My mother and Uncle Paolo had revived Aunt Amelia. The two sisters hugged and comforted each other. Thankfully, neither one had seen Carrie Ann’s body, up close.
“Do you want me to call nine-one-one?” Sofia asked.
My mother gasped, and her hand flew to her mouth as she trembled from head to foot. As her tear-filled eyes met mine, I caught glimpses of an old, but not forgotten, fear. She had traveled back in time to war-torn southern Italy and memories of German soldiers who had marched through her small town. To this day, she feared any man in uniform.
“What’s your hurry?” Aunt Amelia asked. “The woman is dead. We can cover her up with some bags and call the police later. That way, we can still have the open house.” Her voice rose. “I’m thinking about the stuffed figs. They’re so moist today. Who knows how long they’ll last.”
Was Aunt Amelia trying to cover up her own fears, or was she thinking about the money that had been spent? You could never tell with her. Her reactions were always off; she never rejoiced during the good times and couldn’t comfort anyone during the sad times.
Uncle Paolo sputtered, “I…I can’t…a woman is dead and you’re worried about figs…I don’t know…I just don’t know.” He took several deep breaths and deliberately moved away from his wife. “I’ll call nine-one-one.” He headed inside.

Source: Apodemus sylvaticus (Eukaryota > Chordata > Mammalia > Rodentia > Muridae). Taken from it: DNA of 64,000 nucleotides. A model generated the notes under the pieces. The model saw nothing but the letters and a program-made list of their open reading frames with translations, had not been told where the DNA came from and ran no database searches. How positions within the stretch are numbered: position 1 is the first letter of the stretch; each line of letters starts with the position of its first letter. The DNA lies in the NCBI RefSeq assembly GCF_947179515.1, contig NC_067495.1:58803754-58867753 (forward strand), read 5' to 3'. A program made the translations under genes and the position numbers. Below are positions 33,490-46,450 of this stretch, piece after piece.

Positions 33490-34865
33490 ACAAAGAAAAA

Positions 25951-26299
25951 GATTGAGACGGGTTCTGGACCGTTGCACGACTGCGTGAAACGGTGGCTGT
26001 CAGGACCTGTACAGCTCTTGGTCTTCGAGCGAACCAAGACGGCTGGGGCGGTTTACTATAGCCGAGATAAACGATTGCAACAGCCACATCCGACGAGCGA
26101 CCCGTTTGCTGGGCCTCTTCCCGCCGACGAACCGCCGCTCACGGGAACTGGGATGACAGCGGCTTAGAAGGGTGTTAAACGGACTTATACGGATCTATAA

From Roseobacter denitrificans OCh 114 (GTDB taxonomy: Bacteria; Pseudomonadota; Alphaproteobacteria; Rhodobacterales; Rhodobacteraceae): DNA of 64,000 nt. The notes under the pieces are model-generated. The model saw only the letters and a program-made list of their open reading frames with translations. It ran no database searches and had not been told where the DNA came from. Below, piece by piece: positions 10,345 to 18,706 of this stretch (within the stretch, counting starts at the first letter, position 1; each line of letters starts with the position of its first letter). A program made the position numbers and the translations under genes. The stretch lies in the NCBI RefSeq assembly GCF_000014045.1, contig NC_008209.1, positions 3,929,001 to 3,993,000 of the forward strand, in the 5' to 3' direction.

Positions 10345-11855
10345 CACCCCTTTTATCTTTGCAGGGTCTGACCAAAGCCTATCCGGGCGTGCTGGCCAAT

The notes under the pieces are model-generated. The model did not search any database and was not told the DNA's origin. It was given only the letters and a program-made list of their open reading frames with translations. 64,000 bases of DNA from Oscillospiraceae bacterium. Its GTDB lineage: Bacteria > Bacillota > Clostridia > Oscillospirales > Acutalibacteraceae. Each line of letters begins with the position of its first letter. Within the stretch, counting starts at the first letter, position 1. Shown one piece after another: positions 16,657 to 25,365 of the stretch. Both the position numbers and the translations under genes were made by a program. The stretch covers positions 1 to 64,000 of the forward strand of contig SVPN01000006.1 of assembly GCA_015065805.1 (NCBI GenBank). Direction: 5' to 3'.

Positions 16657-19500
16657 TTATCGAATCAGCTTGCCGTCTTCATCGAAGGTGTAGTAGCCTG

Aunt Amelia grabbed my arm. “Gilda, stop him! He doesn’t understand about the figs. They won’t be the same tomorrow.”
I swallowed hard as my pulse raced faster. I couldn’t break down and cry in front of my mother and aunt. It would add to the drama and accomplish nothing. I managed a tight smile. “There won’t be any open house. Not today. Not tomorrow. Not for a while.”
Aunt Amelia started crying, and my mother joined in. Sofia and I watched as they headed inside toward the kitchen.
“They’ll feel better after they’ve had their espressos and lunch,” Sofia whispered. “You better call the radio and television stations and let them know the open house has been canceled. I’ll call the Italian bakeries and meat markets.”
Sofia headed toward the main reception area. I decided to make the calls from my office. I knew that Uncle Paolo would take charge and deal with the police when they came. After the last call, my eyes traveled around the room.
When I had found this large space, I couldn’t believe my good fortune. The previous tenants had been three accountants, each with their own private offices. The space also included a large reception area with partitioned sections, a fully-equipped kitchen, two bathrooms and a utility closet. It had remained vacant for over a year after the accountants retired their practices. No one wanted to pay the exorbitant rent that such a space demanded. That is, no one until I came along with my nineteen-million-dollar lottery win and the dream of a career counseling practice that catered to boomers.